Earlier this year I wrote an article introducing you to Warhammer Fantasy Roleplay, Fantasy Flight Games’ third edition of the grim and perilous roleplaying game set in the Games Workshop world of Warhammer.

There are some new releases by the busy goblins at FFG that make some changes to how you can play this excellent fantasy roleplaying game. Let’s have a good look at the new Guides and Vaults!

Many players have been a bit confused by these new releases, since they effectively re-release a lot of the information that has already been covered in the Core Set and subsequent supplements. The bottom line is, if you already have the core set and the supplements that cover corruption and mutation (WInds of Magic) and disease (Signs of Faith), you don’t need to buy the Gamemaster’s Guide and Vault and the Player’s Guide and Vault. Everyone will most likely want to get the Creature Guide and Vault however.

But if you’re an avid WFRP player like me, you’ll definitely want to get them all—and here’s why.

Each of these new releases consists of a Guide—a hardcover book—and a corresponding Vault—a box containing cards and components. The reason FFG has created this new format for the WFRP rules is that they have received feedback from some customers who want to play WFRP in a more ‘traditional’ fashion. This new third edition of WFRP relies heavily on the use of cards and counters to track actions and effects, and some players found these difficult to work with. Personally, it took my players a few sessions to get used to the new system, but we’re now running very smooth games and everyone enjoys this revolutionary and convenient way of keeping track of information.

In order to appeal to all types of gamers however, these new hardback releases allow you to play the game without the use of cards. All the actions and effects are now listed in the hardcover Guide books. You can access this information, and list it on a character sheet, in the same way you do in any traditional roleplaying game.

If you’d prefer to play with the components, the Vaults make them available in a separate box. In each of the Vaults you’ll find the relevant cards, counters, tracking meters and character and creature stand-ups—plus some of the special WFRP dice (also available separately).

So there are now several ways to start playing WFRP. You can either buy the Core Set, which has everything you need, rules and components (save the corruption, mutation and disease rules and components given in the Magic and Faith expansions), or you can buy just the Gamemasters, Players, and Creatures Guide hardbacks and play in a ‘traditional’ way, or you can buy the Guides and their matching Vaults for the entire experience with cards and components.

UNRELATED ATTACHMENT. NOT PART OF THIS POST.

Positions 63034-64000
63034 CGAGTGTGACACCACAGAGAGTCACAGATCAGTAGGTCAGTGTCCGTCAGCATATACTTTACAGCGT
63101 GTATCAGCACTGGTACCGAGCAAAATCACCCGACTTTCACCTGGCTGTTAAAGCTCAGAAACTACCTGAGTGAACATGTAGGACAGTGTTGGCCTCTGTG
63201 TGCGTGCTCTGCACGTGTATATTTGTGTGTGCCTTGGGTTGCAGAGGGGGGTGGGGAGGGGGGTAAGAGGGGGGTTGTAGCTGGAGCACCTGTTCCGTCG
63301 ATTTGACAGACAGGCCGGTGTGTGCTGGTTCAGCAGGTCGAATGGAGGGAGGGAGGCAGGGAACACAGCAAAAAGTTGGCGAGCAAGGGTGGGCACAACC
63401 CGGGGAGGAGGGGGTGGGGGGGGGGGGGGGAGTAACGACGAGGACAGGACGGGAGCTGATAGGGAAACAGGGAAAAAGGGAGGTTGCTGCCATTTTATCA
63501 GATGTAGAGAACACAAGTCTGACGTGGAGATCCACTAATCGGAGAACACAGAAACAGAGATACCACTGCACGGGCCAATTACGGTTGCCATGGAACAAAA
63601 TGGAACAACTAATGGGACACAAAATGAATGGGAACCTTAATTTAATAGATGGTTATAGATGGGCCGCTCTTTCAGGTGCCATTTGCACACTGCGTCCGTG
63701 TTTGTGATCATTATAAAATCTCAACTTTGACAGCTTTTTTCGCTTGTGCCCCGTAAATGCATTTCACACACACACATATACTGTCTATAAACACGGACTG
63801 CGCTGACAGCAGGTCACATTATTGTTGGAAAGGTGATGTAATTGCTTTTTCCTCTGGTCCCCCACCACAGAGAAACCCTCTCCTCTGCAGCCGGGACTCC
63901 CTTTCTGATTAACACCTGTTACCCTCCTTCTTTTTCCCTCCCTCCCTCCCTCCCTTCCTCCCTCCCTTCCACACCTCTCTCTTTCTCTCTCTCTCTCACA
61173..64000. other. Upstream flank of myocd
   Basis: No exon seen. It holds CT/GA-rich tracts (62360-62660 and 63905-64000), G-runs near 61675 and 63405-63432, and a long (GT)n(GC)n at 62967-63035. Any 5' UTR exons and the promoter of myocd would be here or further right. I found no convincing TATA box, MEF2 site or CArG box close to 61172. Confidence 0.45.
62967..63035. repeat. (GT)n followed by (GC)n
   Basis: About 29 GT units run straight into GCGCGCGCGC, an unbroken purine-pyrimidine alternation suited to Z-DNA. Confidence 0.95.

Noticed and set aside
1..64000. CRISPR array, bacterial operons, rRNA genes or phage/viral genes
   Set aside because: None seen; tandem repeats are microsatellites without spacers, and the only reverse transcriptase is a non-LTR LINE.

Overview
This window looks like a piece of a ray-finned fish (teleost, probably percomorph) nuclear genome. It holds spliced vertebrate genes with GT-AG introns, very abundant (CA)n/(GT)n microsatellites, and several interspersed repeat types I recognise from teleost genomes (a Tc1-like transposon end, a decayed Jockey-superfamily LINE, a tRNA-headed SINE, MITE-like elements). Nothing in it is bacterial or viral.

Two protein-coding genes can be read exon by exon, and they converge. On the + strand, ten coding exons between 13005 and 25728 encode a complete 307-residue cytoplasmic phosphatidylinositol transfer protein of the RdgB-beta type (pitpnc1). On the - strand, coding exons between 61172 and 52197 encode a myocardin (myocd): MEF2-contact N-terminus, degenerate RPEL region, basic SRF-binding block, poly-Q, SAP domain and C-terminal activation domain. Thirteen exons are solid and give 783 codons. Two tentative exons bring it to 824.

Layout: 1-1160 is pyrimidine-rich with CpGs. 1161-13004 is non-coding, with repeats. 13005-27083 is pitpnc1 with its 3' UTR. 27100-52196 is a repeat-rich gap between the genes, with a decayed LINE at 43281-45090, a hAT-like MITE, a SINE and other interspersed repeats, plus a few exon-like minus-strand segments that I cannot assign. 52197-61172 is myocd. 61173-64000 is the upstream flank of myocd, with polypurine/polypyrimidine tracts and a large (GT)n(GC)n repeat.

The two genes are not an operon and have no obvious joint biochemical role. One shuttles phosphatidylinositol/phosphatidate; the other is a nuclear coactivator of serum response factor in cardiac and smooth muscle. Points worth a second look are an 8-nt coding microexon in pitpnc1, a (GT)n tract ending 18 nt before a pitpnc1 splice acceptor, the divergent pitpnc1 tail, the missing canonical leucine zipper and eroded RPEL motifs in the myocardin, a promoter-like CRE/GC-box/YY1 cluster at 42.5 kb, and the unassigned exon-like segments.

It’s still worth getting the Magic and Faith expansions in any case, as they have lots of excellent background material on their subjects, as well as information on the Chaos gods Tzeentch and Nurgle.

For everyone, the Creature Guide is an essential buy, as it covers dozens of new enemies and adversaries for your games. If you’re playing with components, you’ll want to grab the matching Vault as well. This also includes creature cards, with an illustration of the monster on one side and relevant stats on the other, and group cards, a quick and easy way to set up encounters with groups of creatures.

So, why would I get the lot? Well, I enjoy playing WFRP with the components the way it was first designed, because I think after the initial period of adjustment, it’s a lot faster and more convenient way of playing. But it is a bit more difficult for players to peruse their options when they are taking their experience advances, as there’s only one set of cards in the core set. It can also be slower to go through a deck of cards, when you’re looking up some action or effect options, than checking a table. So for the sake of convenient reference, these new Guides are a must.

In fact, my players will also be buying a Player’s Guide each so they can have a personal reference for the rules and their character advancement options.

The Creature Guide and Vault is a no-brainer, since it completely expands the creature options, and the creature cards especially will be a great addition to the game. The Gamemaster and Player Vaults are less essential since I already own the core set and all the expansions, but they offer an extra set of these components, which can be handy. It’s also very important to note that the rules have been reorganised and rewritten and include more examples of play and explanations of mechanics, so there’s something useful even for experienced WFRP gamers.

I hope this clears up some of the confusion about the new Warhammer Fantasy Roleplay releases. If you have any further questions, feel free to post a comment below and I’ll do my best to help!

(Don’t forget to check out FFG’s new downloadable content—including an expanded character sheet—for WFRP.